Cause unknown in Pioneer Hall freshman’s death

Sam Kean

For the second time in less than a year, a University freshman died in a campus residence hall.

Aaron M. Minor, a 19-year-old College of Agricultural, Food and Environmental Sciences student, was found dead in his Pioneer Hall suite Saturday afternoon.

The Hennepin County medical examiner said an autopsy on Minor was complete Sunday and “couldn’t find anything wrong with anything in his body (or) any of his organs.” The medical examiner did not release an official cause of death. Toxicology results will take five to seven days.

University police dispatch said “there was no visible signs of suspicious circumstances” – such as alcohol use, drug use or foul play – at the scene.

Last February, University freshman Jonathan Thielen was discovered dead in a Bailey Hall room. He died of blunt head trauma after falling from a bunk bed.

At an all-resident meeting Sunday night in Pioneer, University police Officer Josh Betts said there was nothing he or his partner could do when they arrived. Minor was pronounced dead at the scene.

The Muskego, Wis., native was last seen alive Friday night around 11:30. University Police received a 911 call around 3:30 p.m. Saturday saying Minor was unconscious.

University police Officer Troy Buhta said he encouraged anyone with information about parties Friday night to call University police because, he said, “We think (Minor) was at a party, not a real long period of time” on Friday night – but Buhta could not confirm this.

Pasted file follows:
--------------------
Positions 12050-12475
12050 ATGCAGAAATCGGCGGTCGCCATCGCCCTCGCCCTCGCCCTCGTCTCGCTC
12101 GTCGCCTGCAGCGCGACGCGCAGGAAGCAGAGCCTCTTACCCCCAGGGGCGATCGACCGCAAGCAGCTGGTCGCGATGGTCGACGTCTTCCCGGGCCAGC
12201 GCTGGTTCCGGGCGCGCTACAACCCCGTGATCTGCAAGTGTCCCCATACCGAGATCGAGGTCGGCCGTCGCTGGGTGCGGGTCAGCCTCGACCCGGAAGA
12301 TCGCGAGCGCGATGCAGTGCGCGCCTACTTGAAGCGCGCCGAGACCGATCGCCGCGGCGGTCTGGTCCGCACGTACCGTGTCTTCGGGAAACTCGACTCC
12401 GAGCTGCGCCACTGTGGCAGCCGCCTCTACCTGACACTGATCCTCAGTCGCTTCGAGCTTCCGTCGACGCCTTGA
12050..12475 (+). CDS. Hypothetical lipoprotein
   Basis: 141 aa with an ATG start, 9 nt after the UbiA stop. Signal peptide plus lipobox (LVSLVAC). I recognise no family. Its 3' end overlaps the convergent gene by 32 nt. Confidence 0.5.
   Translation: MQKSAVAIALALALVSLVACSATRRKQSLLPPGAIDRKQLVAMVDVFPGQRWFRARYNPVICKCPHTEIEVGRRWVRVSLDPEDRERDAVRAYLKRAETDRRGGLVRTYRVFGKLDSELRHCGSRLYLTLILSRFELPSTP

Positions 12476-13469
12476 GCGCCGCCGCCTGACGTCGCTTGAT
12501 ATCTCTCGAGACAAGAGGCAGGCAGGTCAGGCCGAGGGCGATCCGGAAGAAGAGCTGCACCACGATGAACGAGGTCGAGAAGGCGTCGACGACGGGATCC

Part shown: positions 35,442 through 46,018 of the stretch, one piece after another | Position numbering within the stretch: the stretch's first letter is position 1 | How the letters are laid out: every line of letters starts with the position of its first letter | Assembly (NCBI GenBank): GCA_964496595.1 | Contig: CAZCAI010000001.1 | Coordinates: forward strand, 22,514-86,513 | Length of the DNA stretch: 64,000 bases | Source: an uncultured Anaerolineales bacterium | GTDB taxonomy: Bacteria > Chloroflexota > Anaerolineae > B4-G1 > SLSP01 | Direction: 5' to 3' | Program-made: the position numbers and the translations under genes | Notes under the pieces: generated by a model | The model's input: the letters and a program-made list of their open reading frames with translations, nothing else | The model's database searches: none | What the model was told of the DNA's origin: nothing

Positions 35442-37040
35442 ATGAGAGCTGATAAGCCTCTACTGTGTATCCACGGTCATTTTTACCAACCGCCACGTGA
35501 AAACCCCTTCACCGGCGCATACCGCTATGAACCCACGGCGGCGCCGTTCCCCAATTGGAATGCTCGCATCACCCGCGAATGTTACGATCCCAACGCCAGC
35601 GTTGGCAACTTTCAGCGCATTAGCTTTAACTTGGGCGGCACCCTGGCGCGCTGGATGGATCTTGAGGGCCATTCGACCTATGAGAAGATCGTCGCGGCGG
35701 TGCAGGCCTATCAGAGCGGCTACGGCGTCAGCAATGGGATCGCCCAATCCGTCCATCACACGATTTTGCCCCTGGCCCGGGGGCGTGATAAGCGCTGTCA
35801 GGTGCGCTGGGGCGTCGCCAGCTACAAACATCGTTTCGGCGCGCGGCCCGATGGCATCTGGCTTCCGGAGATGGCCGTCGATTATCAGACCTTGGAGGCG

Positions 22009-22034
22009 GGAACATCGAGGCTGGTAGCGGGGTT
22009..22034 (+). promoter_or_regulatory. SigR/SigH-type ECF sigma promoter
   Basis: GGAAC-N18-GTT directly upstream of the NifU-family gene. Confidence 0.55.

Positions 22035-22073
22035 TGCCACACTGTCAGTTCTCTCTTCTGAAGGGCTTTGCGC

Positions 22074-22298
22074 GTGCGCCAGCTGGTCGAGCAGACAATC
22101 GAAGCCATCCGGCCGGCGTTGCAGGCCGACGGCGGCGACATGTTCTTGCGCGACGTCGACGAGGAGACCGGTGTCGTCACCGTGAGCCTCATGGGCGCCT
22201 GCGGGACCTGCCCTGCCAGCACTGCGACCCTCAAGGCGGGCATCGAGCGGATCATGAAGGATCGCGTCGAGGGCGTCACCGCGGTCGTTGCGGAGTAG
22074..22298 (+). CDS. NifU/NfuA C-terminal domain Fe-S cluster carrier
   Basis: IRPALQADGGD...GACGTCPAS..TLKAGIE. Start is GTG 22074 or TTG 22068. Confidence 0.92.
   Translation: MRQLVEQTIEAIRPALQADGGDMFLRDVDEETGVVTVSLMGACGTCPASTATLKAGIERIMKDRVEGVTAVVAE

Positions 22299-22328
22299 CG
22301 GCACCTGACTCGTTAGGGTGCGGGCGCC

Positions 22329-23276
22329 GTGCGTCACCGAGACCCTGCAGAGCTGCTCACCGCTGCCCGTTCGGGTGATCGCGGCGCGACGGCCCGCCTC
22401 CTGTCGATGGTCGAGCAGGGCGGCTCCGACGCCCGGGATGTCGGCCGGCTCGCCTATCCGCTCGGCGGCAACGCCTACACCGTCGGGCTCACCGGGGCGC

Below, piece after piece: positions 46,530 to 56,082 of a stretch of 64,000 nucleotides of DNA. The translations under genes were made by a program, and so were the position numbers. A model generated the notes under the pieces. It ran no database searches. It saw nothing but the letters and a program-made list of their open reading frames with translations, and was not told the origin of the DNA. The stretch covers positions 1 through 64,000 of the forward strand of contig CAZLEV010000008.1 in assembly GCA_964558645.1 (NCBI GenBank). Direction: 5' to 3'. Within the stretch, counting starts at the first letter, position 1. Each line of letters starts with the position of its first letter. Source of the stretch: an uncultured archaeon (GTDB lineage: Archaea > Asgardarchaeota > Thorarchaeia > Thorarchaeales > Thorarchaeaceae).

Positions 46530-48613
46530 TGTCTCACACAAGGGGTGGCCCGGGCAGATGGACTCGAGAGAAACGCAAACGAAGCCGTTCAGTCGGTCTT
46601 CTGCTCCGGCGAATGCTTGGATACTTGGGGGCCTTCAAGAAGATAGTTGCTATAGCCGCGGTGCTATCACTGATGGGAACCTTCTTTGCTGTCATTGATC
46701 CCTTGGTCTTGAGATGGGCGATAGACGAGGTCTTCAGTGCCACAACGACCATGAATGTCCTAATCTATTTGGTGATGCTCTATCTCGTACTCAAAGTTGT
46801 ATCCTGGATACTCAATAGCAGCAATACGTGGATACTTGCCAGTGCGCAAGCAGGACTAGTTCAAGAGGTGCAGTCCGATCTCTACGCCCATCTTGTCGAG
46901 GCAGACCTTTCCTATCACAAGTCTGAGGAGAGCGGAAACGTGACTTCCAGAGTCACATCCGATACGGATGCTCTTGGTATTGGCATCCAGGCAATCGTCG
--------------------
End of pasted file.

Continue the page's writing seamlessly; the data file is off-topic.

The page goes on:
After the meeting Sunday night, counselors from the University Counseling and Consulting Services stayed to address student concerns.

Pioneer Hall staff alerted students to a male resident’s death Saturday by placing notes on their doors. The notes encouraged residents to call their parents and report their safety.

But the disbelief hadn’t worn away by Sunday night.

“It was a very big shock to wake up and see police officers, the medical examiner and a gurney,” said sophomore biology major Brittany Baldner.

Matthew Andrews, an undecided sophomore, took a more reflective view. “It makes me wonder how vulnerable people are,” Andrews said.

Minor’s parents were unavailable for comment Sunday.

Scot Passler taught British literature to Minor last year in Muskego, a suburb outside Milwaukee, and had “only good things to say about him.

“He was a good student, had his homework done, good grades, quiet (and) responsible,” Passler said.

 

– Amy Hackbarth and Mike Zacharias contributed
to this report.